When DEC announced the opening of the 2020 spring turkey season would take place on its usual date of May 1st, with the youth hunt opening the weekend before, they cautioned hunters to take steps to limit the spread of COVID-19.
The onset of the corona virus is having an impact on every aspect of our lives and youth turkey mentoring programs throughout NY are no exception. That was certainly the case in Greene and Columbia Counties. Both usually conduct active programs through their respective sportsmen’s federations, the National Wild Turkey Federation, (NWTF), as well as by individual clubs and sportsman/mentors.
Fortunately, although formal youth mentoring programs were cancelled, many parents and mentors took appropriate precautions and safely got kids out turkey hunting last weekend.
Twelve-year-old Isaac Lasher of Athens, hunted with his dad, Jason, and bagged a nice tom last Saturday on opening day of the youth season. Fielding Pilato, 12, of Coxsackie, shot a beautiful tom while hunting with his dad, Shane. In Greenville, 12-year old, Conner Aloisi, bagged a mature tom while hunting with mentor, Chris Alberts. If that name sounds familiar, it’s because Chris is a NYS Trooper and K9 handler out of SP Catskill. Congratulations are in order for all three youth turkey hunters, their mentors, and parents!
DEC’s press release for the regular 2020 Turkey Season included the following message to:
“Hunt Safe, Hunt Smart!”
While statistics show that hunting in New York State is safer than ever, mistakes are made each year. Every hunting-related shooting incident is preventable, and DEC encourages hunters to use common sense this season and remember what they were taught in their DEC Hunter Education Course:
Point your gun in a safe direction;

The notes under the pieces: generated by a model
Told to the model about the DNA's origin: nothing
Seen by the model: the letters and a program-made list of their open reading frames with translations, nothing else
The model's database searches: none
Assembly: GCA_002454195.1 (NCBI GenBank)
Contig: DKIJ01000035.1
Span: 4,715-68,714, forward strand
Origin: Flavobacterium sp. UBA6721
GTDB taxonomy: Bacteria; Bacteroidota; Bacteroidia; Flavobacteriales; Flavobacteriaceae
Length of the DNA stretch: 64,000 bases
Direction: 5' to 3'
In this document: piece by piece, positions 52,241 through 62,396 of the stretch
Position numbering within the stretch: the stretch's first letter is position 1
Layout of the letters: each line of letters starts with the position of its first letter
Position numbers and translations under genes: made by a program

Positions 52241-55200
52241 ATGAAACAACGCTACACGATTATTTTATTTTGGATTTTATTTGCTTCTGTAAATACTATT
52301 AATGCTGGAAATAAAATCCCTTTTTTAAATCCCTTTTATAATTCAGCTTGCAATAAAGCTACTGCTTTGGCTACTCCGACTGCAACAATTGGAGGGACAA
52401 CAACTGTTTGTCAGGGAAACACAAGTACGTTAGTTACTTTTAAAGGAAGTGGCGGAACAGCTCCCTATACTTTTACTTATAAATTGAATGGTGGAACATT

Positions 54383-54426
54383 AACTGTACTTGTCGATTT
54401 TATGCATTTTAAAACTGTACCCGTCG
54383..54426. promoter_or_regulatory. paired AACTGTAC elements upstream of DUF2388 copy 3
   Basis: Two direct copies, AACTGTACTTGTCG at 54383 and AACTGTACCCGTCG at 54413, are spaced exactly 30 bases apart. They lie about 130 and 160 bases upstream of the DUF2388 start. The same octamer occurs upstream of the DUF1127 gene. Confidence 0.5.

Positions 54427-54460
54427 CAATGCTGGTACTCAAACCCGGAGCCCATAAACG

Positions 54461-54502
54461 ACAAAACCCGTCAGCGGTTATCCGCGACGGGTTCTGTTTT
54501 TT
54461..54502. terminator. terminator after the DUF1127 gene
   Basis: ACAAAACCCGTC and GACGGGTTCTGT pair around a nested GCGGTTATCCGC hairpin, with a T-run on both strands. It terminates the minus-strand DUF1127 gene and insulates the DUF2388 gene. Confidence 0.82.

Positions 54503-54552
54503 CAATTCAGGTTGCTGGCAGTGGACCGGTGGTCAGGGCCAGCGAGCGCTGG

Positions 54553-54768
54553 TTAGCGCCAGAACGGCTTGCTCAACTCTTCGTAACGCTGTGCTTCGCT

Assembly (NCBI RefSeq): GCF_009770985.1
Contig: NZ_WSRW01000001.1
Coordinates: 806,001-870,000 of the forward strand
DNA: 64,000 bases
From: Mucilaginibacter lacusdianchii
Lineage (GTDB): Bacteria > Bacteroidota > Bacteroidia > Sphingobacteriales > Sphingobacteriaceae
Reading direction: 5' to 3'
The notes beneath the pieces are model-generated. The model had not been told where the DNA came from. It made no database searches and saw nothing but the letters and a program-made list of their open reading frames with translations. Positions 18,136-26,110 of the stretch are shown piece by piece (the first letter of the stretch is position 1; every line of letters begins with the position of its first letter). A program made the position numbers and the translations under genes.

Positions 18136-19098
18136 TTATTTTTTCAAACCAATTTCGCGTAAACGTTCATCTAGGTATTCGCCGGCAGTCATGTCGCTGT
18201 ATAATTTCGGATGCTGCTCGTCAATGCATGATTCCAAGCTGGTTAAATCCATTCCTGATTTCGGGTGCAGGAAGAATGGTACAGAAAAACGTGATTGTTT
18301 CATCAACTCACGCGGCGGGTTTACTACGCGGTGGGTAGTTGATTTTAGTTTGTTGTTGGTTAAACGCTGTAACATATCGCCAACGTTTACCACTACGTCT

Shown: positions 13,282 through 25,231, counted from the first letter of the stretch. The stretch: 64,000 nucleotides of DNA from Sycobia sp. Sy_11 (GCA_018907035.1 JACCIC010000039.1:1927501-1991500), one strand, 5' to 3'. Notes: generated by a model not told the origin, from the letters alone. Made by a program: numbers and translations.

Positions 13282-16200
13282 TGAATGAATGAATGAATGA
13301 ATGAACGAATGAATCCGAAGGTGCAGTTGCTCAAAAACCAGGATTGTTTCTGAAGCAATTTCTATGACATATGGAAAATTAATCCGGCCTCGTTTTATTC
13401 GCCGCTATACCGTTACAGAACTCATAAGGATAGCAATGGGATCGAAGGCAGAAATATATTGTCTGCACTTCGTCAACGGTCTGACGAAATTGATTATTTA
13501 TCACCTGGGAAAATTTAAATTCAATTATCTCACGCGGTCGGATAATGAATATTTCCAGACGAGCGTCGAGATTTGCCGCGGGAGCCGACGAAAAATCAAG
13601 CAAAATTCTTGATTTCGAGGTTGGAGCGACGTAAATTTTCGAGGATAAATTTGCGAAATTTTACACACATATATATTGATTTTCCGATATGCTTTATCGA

Treat every gun as if it were loaded;
Be sure of your target and beyond;
Keep your finger off the trigger until ready to shoot; and
Stalking Stinks! Set-up with your back against a tree or other object wider than your shoulders and call birds to you.
Regarding DEC’s last bullet, “Stalking Stinks,” some products on the market encourage potentially unsafe turkey hunting practices.
Speaking with Jim Bertram, retired Columbia County Sheriff, and former Director of DEC’s Hunter Education Program, he said he is particularly concerned with gobbler-fantail “decoys” designed for hunters to slide over the barrels of their shotgun. Hunters are to then crawl and stalk turkeys with the shoot-through decoy.
This is an extremely dangerous practice that should be avoided per DEC’s odious admonition. Making yourself look like legal game and adding realistic movement is a recipe for disaster.
DEC also went on to encourages all hunters to wear blaze orange or blaze pink when moving between hunting spots to make themselves more visible to other hunters. A blaze orange or blaze pink vest or other material can be hung in a nearby tree when you are set-up and calling birds so other hunters are alerted to your presence.
Striper Update: The early heavy run of bigger fish was short lived and put off by recent heavy rains and cool weather. Pin-hooking herring on Sabiki rigs has become spotty as well. Warmer, sunny days forecasted for this week should improve conditions.
Happy Hunting, Fishing and Trapping until next time.
Remember to report poaching violations by calling 1-844-DEC-ECOS.
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